Education

Study: Cultural competence key in mentoring deaf and hard of hearing undergrads

Research team leader presents best practices for mentors and others to optimize communication in research environments
Adriana Bankston
April 4, 2022

Researchers at the Rochester Institute of Technology will present results today stemming from a series of studies about relationships between undergraduate students who are deaf and hard of hearing and their hearing mentors and peers. 

Paul Craig

Paul Craig, a professor at RIT’s School of Chemistry and Materials Science, will present the team’s findings, which were based on questionnaires, surveys and focus groups, at the annual meeting of the American Society for Biochemistry and Molecular Biology held in conjunction with the Experimental Biology conference in Philadelphia. During his poster presentation, Craig will discuss a number of best practices that will enable the mentors and peers to create an inclusive research lab. 

“One of the best ways that we can help our D/HH students is to become culturally competent mentors — learning the attitudes, behaviors and values of the D/HH culture and seeking to understand our D/HH students by observing and asking questions for clarification when we are confused,” Craig said. 

Courtesy of Paul Craig
Lea Michel (left), an associate professor at RIT, works with a student in the lab.

Undergraduate students who are deaf and hard of hearing, or D/HH, often are overlooked in STEM, Craig said, and the scientific community should place a stronger emphasis on supporting them, because they bring value to the research enterprise. 

D/HH students often require accommodations through a university’s disability office to have access to scientific discourse and may navigate scientific communities differently due to systemic barriers. 

Craig is on the leadership team for the RIT–RISE program (short for RIT Scientists-in-Training Research Initiative for Scientific Enhancement of Deaf and Hard-of-Hearing Undergraduates), which is funded by the National Institute of General Medical Sciences. The program provides intensive training to D/HH undergraduates who wish to become Ph.D. scientists in biomedical, biobehavioral or clinical research fields.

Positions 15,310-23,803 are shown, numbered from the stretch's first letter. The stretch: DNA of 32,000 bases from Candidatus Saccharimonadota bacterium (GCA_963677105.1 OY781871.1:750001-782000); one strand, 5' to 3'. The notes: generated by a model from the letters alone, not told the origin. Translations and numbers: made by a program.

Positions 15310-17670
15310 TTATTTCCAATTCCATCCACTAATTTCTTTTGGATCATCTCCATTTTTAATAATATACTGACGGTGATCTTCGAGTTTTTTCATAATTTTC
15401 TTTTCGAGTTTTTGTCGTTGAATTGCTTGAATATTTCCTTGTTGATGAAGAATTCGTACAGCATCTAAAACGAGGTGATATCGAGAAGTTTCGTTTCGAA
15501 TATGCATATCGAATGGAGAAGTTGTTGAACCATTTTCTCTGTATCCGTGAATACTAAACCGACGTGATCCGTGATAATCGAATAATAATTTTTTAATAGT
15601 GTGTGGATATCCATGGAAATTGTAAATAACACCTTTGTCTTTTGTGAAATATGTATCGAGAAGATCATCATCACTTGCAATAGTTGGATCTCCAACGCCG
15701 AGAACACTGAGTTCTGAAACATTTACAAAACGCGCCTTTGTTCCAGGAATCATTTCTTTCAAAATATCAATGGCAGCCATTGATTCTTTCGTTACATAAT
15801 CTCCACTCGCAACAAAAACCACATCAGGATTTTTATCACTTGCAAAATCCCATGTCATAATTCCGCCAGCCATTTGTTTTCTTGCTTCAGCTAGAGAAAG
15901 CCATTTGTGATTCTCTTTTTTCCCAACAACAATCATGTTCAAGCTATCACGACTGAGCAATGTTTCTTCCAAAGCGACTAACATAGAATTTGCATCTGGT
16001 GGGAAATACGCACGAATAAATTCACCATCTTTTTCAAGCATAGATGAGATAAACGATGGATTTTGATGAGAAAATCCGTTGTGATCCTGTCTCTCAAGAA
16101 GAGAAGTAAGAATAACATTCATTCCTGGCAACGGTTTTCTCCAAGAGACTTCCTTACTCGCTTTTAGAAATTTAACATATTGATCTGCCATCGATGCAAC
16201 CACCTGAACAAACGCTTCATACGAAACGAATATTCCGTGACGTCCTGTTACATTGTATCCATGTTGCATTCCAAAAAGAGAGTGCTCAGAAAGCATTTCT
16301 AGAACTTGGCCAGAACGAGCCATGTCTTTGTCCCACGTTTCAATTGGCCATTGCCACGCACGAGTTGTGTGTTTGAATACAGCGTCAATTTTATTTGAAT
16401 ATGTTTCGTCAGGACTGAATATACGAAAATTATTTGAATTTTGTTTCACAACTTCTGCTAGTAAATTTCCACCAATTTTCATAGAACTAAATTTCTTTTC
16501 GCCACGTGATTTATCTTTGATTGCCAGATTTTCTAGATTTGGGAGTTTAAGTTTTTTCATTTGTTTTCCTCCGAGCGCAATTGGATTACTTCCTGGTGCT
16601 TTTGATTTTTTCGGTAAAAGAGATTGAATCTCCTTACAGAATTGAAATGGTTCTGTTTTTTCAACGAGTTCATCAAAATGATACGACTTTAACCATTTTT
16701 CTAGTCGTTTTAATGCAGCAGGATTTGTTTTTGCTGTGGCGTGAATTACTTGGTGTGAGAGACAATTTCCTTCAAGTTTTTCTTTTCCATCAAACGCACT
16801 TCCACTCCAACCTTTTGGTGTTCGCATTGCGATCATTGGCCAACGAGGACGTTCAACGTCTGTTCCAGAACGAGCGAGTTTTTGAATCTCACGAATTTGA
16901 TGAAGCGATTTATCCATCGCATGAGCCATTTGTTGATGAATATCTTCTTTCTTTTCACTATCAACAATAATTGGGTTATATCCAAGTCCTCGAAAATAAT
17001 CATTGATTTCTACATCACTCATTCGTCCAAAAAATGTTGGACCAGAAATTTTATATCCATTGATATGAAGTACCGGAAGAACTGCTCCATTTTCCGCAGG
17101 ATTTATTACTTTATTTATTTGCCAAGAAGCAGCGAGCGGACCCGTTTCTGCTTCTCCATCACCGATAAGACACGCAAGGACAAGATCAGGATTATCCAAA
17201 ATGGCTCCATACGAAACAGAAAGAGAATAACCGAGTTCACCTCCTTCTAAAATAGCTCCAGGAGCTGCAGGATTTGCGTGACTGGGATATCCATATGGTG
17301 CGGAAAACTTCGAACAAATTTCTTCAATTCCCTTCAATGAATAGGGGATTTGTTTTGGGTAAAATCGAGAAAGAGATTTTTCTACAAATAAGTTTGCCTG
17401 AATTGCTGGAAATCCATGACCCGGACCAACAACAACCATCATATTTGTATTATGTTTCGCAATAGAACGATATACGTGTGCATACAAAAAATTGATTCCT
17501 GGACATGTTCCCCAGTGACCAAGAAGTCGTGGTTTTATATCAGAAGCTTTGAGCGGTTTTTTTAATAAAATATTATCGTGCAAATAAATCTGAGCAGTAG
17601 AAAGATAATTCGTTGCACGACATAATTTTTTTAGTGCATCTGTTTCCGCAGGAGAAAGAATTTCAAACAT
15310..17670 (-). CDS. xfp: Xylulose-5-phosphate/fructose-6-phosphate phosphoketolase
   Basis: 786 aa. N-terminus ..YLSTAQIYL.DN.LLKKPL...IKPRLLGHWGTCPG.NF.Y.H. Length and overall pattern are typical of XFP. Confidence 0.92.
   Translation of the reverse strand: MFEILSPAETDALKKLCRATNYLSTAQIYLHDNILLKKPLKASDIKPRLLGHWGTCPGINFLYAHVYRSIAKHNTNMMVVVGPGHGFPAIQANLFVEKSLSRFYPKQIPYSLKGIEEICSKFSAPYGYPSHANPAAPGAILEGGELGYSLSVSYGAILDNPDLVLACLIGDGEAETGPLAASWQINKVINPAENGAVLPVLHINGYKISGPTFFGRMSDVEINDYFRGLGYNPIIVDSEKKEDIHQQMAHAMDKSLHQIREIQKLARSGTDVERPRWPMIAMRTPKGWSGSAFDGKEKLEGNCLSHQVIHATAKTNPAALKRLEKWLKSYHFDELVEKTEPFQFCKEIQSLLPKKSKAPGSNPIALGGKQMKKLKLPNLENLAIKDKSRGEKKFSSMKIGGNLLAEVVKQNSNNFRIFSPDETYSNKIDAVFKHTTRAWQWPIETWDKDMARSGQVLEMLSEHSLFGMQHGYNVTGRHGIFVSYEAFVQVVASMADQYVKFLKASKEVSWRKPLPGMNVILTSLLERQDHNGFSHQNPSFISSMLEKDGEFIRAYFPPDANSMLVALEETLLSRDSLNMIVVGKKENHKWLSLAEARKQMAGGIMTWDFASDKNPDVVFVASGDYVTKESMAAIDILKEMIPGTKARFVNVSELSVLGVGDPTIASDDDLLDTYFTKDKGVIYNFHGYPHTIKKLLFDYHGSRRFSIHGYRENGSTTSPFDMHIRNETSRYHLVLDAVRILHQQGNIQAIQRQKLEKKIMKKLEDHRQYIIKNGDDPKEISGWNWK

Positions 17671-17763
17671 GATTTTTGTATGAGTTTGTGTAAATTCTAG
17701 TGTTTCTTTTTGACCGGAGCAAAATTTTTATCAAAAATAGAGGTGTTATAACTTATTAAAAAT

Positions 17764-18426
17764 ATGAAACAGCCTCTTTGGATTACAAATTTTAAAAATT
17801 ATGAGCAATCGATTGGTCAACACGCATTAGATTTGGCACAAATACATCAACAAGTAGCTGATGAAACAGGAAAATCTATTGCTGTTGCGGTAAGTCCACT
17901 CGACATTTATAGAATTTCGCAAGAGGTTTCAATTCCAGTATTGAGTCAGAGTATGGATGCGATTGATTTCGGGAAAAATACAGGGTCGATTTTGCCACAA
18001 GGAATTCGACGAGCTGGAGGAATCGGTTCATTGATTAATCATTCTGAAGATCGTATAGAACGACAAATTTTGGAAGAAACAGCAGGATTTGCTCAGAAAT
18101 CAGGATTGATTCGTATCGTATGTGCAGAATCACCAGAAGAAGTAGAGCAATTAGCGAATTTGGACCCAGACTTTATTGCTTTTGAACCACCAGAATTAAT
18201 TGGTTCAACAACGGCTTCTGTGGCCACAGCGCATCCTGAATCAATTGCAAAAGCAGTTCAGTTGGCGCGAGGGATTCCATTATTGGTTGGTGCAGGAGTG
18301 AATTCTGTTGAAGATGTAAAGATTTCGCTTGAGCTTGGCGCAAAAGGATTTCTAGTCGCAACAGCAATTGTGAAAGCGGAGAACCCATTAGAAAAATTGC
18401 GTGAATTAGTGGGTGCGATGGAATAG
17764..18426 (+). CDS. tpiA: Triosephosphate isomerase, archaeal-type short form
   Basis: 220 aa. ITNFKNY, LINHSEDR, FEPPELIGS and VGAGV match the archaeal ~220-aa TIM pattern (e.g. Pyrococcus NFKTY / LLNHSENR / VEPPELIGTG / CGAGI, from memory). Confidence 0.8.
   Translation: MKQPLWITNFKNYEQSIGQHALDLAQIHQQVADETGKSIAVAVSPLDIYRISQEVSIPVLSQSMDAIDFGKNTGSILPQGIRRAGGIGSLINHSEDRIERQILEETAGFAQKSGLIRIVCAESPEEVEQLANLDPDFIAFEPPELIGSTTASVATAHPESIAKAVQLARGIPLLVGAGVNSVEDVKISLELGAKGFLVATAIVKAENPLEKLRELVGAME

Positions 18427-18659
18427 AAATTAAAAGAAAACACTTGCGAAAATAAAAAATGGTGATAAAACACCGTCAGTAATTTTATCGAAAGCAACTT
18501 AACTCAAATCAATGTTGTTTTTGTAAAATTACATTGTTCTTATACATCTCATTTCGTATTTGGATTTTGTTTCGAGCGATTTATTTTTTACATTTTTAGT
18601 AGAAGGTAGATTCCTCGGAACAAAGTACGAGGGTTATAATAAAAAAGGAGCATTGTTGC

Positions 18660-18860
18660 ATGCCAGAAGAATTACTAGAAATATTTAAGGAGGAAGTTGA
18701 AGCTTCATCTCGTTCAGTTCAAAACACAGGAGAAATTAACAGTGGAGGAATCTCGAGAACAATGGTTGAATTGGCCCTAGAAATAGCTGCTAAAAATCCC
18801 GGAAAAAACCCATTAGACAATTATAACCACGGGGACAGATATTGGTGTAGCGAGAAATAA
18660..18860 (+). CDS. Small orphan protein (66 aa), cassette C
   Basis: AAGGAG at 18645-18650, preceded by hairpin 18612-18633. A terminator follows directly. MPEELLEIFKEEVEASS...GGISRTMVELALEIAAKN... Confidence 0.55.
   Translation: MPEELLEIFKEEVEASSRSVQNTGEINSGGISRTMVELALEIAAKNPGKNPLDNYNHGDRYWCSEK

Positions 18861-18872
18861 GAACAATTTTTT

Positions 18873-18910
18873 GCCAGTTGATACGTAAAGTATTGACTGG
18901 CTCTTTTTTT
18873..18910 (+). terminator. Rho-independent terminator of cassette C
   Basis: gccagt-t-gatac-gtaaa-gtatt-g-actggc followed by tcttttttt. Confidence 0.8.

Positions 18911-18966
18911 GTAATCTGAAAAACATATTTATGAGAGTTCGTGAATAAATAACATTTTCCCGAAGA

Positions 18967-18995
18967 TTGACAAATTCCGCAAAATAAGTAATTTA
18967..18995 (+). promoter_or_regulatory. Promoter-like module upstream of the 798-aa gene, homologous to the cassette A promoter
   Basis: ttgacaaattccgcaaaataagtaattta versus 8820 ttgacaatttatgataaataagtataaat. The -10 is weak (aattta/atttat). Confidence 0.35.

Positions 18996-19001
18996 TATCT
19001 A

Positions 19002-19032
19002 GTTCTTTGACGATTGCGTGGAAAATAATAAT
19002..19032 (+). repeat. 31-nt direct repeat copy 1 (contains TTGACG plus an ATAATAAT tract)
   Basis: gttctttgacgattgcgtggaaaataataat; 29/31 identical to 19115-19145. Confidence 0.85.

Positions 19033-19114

With RIT–RISE Director Vincent Samar, Craig will present research conducted by RIT–RISE team members Jason Listman, Kim Kurz and Amanda Picioli (from the RIT National Technical Institute of the Deaf at RIT) that used interviews, surveys and focus groups to examine best practices to optimize communication access specifically in research environments for D/HH STEM students. 

Courtesy of Paul Craig
Rebecca Houston (right), an associate professor at RIT, works with a student in the lab.

The team’s findings point to possible strategies for optimizing experiences for these students and more generally creating accessible and inclusive laboratory environments.Craig said that there are many simple steps mentors and others can take, such as:

  • Make sure that people speak in turn in meetings.
  • Ask for clarification at any time in a conversation or meeting.
  • Make sure meeting spaces are well lit and have low background noise.
  • Have clear lines of sight for everyone and provide full access to captioning or sign language interpreting.

“Perhaps the greatest lesson for me is the diversity of communication preferences in the deaf and hard of hearing community and that these preferences can change in any given situation. For example, a research student may prefer interpreted American Sign Language in a one-on-one conversation and captioning in a research team meeting,” said Craig, who previously won the ASBMB’s education award for his work with undergraduates.

Paul Craig will present this research between 12:30 and 1:45 p.m. Monday, April 4, in Exhibit/Poster Hall A–B, Pennsylvania Convention Center (Poster Board Number A524) (abstract).

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Adriana Bankston

Adriana Bankston is a principal legislative analyst at the University of California Office of Federal Governmental Relations. She is also chief executive officer and managing publisher at the Journal of Science Policy and Governance. This post represents the writer's personal views and not the views of their employer.

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